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For the past 20 years, Chubeza has been growing organic vegetables in the fertile fields of Kfar Bin Nun. By now, we’ve chalked up many years of experience and a steady, familiar routine.
Especially In recent years we feel quite fortunate to be planted deep in the fertile soil of the Ayalon Valley, carrying out the same seasonal tasks time and time again, granting us healing understanding amidst chaos and upheaval. A strong, lasting stability.

Beyond the comfortable routine, each year brings us new things to learn and to try out – like a vegetable we began growing this year, the star of today’s Newsletter.: the Malabar Spinach.

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July 8-10, 2024 – Okra – No Joke(ra)!

The day that okra appears in your boxes is a clear sign that summer has arrived in full force. Because okra is a summer tale of a plant born in Africa which migrated north to the Arabian lands and the Middle East before eventually reaching the American Deep South aboard slave ships. In every locale, it flourished in the scorching heat.

The Okra Story is also a tale of family warmth – of memories from our mothers’ and grandmothers’ (and lately our fathers’ and grandfathers’) kitchen, of delicious dishes whose magic is much greater than the actual ingredients. Here too, warmth is a key component. 

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Each year, the summer brings a bevy of new vegetables, including the rich array of tempting varieties of Chubeza’s squash and pumpkins. This ensemble comes in green, yellow, orange or beige, dotted and striped, smooth and coarse, round, oval, pear-shaped, pinecone-shaped, pointed, flat, small, large, and even extra-large. What a field day for the lovely, colorful curcurbitas (Latin for the entire gourd family), all so beautiful and tasty!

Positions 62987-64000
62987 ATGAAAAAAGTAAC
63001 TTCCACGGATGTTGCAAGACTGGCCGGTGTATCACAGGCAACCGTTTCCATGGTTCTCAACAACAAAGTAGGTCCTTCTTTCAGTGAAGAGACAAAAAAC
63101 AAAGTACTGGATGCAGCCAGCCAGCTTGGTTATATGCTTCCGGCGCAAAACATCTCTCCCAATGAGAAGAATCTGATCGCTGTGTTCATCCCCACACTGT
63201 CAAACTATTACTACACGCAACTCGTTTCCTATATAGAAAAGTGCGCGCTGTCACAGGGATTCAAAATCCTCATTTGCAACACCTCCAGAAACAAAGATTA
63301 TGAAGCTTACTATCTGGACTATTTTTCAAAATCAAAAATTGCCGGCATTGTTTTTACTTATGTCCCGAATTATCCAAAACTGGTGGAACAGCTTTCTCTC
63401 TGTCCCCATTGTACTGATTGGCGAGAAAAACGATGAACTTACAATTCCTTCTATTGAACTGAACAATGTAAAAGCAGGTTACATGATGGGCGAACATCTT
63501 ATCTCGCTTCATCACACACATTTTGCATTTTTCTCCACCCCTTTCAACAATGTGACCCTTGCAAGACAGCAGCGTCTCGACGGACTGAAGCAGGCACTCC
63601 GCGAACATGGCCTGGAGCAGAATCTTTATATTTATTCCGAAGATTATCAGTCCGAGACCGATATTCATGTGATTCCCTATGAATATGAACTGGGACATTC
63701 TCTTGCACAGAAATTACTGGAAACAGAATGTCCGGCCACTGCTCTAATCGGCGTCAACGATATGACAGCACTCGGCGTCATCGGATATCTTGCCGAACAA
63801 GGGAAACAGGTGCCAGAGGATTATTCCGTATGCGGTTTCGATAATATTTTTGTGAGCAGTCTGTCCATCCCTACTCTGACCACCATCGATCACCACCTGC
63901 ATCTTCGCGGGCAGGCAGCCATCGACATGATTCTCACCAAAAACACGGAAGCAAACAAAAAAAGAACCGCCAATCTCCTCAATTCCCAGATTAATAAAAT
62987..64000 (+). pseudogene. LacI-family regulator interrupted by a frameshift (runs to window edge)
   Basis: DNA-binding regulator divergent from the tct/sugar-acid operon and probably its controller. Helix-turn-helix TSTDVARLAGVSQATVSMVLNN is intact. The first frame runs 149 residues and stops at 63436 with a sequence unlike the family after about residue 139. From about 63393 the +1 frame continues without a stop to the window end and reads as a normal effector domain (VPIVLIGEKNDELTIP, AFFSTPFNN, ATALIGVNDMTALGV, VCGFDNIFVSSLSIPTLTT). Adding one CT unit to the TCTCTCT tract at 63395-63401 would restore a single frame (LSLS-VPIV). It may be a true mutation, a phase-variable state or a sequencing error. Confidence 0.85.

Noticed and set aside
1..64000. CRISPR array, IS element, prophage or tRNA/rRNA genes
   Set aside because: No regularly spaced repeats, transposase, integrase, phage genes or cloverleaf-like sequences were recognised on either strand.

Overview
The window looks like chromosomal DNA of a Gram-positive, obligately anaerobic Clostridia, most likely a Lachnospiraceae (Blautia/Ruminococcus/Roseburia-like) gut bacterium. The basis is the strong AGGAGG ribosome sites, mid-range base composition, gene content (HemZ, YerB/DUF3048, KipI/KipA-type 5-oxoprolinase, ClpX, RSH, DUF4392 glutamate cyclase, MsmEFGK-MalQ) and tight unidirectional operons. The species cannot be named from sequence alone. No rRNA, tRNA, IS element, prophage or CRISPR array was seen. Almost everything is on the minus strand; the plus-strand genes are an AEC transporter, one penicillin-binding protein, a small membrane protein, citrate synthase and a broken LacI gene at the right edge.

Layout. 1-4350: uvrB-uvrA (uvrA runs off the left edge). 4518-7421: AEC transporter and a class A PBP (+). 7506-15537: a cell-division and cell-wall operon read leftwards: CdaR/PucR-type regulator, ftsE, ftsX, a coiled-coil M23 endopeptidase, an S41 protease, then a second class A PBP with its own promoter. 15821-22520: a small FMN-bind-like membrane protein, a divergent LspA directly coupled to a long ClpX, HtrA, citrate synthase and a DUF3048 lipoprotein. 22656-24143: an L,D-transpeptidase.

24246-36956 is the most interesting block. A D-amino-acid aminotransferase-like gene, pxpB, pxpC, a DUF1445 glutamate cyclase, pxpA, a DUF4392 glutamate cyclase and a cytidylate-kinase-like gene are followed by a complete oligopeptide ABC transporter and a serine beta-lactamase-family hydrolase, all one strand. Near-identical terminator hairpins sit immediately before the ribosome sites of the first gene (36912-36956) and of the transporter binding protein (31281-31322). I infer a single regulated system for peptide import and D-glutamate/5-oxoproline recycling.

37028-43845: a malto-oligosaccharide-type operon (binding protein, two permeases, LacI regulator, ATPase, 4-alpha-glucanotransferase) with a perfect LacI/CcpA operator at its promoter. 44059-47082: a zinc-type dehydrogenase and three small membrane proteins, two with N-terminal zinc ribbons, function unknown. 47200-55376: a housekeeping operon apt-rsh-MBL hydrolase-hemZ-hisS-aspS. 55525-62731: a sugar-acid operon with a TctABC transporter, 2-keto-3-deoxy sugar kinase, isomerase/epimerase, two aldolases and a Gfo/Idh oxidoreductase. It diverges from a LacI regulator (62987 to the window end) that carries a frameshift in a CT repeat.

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June 24-26, 2024 – Stop and Smell the Summer

Summer exudes the aroma of the ocean, the pool, and sunscreen, and of ripe fruit – melon, figs, grapes, and overripe peaches. In our packing house, summer carries the heady aroma of basil. When the basil-laden boxes stand in the packing house, it’s hard to ignore the heady scent in the air that spurs the taste buds to fantasize on pesto.

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June 17-19, 2024 – The King of Summer

Corn is one of the first crops the Americans learned to grow. Some 7,000 years ago, gleaners (from Central America) noticed a spontaneous mutation among the weeds, a teosinte, with a cob that was longer and filled with seeds larger than in your average ancient weed. Something sparked their intuition, and they tasted it – to their great delight. They also discovered that seeds which fell to the ground germinated to become a mature plant that yielded more cobs. After some time, they learned that if they saved and seeded the best choice seeds, the next crop would be even better! Thus, in the process of selecting the optimal plants to grow and harvest from year to year, the “cultured corn” developed sporting large, juicy kernels securely attached to the cob. Today, corn is one of the few plants which cannot reproduce without human aid, since manual separation of the kernels is a must for germination.

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June 10-13, 2024 – The Wheat Still Grows Again